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Testing, Testing 123: Phlebotomy Basics

When my mother underwent chemotherapy, we spent a lot of time visiting the phlebotomy lab for blood testing. I was always impressed by how easily the phlebotomist was able to find and puncture a vein to draw blood on the first try. I knew there had to be a method to it, and was astounded by how effortless and painless they made the process. It led me to research a lot about blood tests, from drawing to the actual screening. I've created this site to share what I've learned in the hopes of teaching others. The more you understand, the more control you can have over your own health care.


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Testing, Testing 123: Phlebotomy Basics

Tips For Getting A Flu Shot

by Francisco Arnold

Getting a flu shot is simple. You show up to your local pharmacy, urgent care center, or doctor's office. The whole process takes a couple of minutes as the practitioner inserts a needle into your arm and presses down on the plunger. You head back home.

As simple as this process is, though, there are still a few tips you'll want to follow for a better experience.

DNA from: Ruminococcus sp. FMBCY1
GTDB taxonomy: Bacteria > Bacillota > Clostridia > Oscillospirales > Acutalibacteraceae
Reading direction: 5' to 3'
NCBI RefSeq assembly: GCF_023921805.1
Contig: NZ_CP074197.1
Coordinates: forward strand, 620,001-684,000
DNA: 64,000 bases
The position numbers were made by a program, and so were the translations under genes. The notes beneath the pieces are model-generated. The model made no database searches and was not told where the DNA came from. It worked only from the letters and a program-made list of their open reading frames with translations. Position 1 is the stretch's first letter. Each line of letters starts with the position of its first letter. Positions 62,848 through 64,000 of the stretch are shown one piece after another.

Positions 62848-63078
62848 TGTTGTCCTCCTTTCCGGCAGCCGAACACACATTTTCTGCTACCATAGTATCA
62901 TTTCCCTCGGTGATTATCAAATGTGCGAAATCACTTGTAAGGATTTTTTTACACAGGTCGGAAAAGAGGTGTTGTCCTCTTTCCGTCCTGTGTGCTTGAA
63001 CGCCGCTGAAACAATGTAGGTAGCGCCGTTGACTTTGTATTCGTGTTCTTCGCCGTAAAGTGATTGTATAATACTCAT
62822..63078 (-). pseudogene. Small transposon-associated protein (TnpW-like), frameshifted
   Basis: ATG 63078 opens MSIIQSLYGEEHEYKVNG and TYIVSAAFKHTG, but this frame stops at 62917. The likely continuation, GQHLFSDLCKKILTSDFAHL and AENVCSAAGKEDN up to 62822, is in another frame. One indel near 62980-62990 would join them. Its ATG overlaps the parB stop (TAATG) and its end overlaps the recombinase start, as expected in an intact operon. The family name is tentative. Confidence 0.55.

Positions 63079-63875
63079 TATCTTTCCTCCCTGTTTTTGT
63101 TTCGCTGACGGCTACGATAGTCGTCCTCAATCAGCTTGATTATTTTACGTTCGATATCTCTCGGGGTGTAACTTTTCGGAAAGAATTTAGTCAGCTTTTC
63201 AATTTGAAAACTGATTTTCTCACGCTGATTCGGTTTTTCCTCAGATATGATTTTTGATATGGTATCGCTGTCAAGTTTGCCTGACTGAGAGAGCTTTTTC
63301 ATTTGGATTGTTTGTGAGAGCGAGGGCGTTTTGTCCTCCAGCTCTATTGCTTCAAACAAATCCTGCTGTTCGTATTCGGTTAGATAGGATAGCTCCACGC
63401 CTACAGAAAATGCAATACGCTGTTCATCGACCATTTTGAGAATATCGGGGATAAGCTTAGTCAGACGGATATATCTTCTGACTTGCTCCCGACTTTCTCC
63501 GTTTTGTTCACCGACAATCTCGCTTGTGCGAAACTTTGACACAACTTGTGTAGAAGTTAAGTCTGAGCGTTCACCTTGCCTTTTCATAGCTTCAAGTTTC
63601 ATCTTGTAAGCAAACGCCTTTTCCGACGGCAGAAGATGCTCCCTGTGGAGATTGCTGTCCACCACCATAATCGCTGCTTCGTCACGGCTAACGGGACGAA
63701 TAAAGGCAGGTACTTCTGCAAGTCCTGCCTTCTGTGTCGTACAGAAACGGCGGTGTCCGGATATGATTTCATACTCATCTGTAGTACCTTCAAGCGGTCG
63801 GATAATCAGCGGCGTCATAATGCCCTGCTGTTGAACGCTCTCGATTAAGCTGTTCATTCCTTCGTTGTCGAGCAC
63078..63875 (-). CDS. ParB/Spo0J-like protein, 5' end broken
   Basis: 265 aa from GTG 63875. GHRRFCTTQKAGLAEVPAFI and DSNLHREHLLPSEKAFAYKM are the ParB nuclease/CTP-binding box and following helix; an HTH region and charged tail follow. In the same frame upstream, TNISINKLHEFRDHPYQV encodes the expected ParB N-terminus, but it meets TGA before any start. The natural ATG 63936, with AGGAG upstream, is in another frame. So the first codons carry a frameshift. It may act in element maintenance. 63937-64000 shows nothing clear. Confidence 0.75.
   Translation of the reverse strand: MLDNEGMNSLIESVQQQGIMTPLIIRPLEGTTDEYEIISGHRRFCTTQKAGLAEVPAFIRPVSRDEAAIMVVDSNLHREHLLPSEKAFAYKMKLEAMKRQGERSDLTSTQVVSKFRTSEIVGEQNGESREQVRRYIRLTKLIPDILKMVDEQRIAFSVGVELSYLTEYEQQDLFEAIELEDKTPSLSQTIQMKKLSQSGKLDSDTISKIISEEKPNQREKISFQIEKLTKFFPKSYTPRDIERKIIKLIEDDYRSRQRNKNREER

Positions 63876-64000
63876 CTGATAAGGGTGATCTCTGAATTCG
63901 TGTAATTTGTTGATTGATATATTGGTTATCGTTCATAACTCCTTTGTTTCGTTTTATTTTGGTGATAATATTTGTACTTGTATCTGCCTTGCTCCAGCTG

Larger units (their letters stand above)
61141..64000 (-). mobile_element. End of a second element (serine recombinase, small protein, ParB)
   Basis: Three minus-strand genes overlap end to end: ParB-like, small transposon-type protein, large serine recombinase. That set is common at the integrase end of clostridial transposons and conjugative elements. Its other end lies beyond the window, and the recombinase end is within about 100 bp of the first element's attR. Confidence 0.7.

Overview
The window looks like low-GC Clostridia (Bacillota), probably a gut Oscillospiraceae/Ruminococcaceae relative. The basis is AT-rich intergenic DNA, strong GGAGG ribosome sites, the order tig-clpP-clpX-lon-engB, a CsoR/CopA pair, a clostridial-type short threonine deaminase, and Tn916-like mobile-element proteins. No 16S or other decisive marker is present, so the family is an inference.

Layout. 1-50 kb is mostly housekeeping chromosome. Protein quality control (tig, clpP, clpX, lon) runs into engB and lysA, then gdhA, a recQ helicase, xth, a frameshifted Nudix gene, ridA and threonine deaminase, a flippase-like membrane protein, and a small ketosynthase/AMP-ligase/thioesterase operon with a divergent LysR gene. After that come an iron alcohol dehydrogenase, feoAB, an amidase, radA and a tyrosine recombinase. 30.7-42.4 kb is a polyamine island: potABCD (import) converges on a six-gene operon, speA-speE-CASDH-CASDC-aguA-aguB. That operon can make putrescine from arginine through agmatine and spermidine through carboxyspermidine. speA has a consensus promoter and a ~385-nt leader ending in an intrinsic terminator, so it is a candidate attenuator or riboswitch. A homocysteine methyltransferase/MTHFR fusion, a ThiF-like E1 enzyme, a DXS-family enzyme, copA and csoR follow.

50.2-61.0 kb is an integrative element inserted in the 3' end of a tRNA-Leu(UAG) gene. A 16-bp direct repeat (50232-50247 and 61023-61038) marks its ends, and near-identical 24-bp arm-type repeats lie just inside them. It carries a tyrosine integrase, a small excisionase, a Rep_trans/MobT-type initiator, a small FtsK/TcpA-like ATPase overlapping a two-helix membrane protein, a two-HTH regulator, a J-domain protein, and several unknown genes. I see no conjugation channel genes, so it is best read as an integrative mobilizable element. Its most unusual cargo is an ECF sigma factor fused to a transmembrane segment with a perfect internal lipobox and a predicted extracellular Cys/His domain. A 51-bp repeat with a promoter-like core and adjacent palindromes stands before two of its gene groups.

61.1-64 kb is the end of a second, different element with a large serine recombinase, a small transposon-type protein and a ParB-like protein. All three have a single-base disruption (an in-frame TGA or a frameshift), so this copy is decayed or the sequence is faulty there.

Bring your insurance information.

Almost every practitioner offers free flu shots, but if you have health insurance, they will likely want to pass the cost of the shot on to your insurance company. So bring your insurance card along with you, whether you're getting the shot at a pharmacy, a medical center, or some sort of clinic.

Drink water beforehand.

Makes sure you are well hydrated before you go in for your flu shot. There are two big reasons for this. First, if needles tend to make you a little queasy, this tends to be less pronounced if you are well hydrated. Second, some people tend to get muscle aches after the flu shot. Adequate hydration can minimize aches. You don't have to drink a whole gallon of water or buy a special hydration beverage; just drinking a glass or two of water is fine.

Relax and distract yourself.

Try to stay as relaxed as possible as the nurse or practitioner gives you the shot. Some practitioners are really good at distracting you with a conversation so you don't suspect it when the needle goes in. If yours does not seem to be distracting you, focus on distracting yourself. If your muscle is relaxed when the needle goes in, it will hurt less, and your arm won't be as sore afterward.

Take painkillers afterward.

Unless your doctor has told you not to take them for health-related reasons, taking a dose of painkillers after your flu shot can really help reduce the amount of soreness and stiffness you experience in the hours that follow. There are certain painkillers that should not be taken as a substitute. While they won't do any harm, they do not reduce inflammation in the same way.

Getting a flu shot is a smart thing to do not only for your own health but for the health of the community. It's not a big deal, is not overly painful, and can be made even less of a hassle if you follow the tips above. Contact a facility for more information regarding flu shots.